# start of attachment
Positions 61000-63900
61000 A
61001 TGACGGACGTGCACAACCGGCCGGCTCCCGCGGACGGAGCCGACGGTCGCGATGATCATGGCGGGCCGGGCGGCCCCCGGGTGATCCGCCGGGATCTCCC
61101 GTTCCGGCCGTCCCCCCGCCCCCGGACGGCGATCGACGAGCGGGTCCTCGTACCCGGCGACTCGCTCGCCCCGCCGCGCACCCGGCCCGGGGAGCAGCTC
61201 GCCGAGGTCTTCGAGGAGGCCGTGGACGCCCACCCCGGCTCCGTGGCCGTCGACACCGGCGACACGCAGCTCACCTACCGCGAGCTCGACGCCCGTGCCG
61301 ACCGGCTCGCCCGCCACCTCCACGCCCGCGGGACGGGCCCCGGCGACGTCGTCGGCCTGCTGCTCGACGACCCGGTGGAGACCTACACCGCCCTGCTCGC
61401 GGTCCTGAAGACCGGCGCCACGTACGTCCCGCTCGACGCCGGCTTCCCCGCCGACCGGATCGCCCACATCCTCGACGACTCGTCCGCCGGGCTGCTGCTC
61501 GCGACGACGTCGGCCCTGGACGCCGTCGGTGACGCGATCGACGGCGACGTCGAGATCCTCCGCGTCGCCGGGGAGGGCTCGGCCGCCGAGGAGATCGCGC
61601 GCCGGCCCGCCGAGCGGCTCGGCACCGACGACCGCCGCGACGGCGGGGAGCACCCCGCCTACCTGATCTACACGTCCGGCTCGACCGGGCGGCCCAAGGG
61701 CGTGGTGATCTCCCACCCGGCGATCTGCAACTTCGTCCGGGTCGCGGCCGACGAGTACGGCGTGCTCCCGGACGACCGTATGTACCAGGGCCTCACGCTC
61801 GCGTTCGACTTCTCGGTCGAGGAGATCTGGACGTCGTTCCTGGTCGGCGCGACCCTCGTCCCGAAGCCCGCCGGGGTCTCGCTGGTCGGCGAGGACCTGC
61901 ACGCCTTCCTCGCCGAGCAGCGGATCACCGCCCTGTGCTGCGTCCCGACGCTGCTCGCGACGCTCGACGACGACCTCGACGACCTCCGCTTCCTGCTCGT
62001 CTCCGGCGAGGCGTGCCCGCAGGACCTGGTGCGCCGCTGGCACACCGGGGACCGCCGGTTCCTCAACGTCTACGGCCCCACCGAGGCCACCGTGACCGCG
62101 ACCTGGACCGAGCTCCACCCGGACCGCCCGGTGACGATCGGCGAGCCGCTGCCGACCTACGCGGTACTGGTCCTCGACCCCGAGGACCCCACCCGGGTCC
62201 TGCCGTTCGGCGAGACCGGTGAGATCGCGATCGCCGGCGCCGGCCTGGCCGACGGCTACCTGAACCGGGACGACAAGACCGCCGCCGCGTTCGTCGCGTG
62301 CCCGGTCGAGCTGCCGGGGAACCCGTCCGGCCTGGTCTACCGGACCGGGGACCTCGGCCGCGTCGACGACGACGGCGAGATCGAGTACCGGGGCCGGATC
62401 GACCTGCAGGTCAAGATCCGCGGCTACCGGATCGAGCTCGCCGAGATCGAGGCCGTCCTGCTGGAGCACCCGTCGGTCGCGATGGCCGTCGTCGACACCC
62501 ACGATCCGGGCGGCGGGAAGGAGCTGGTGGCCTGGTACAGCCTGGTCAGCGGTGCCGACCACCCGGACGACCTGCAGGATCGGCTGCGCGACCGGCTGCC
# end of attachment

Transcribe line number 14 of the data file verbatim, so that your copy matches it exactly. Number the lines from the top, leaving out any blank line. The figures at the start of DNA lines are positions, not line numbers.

62101 ACCTGGACCGAGCTCCACCCGGACCGCCCGGTGACGATCGGCGAGCCGCTGCCGACCTACGCGGTACTGGTCCTCGACCCCGAGGACCCCACCCGGGTCC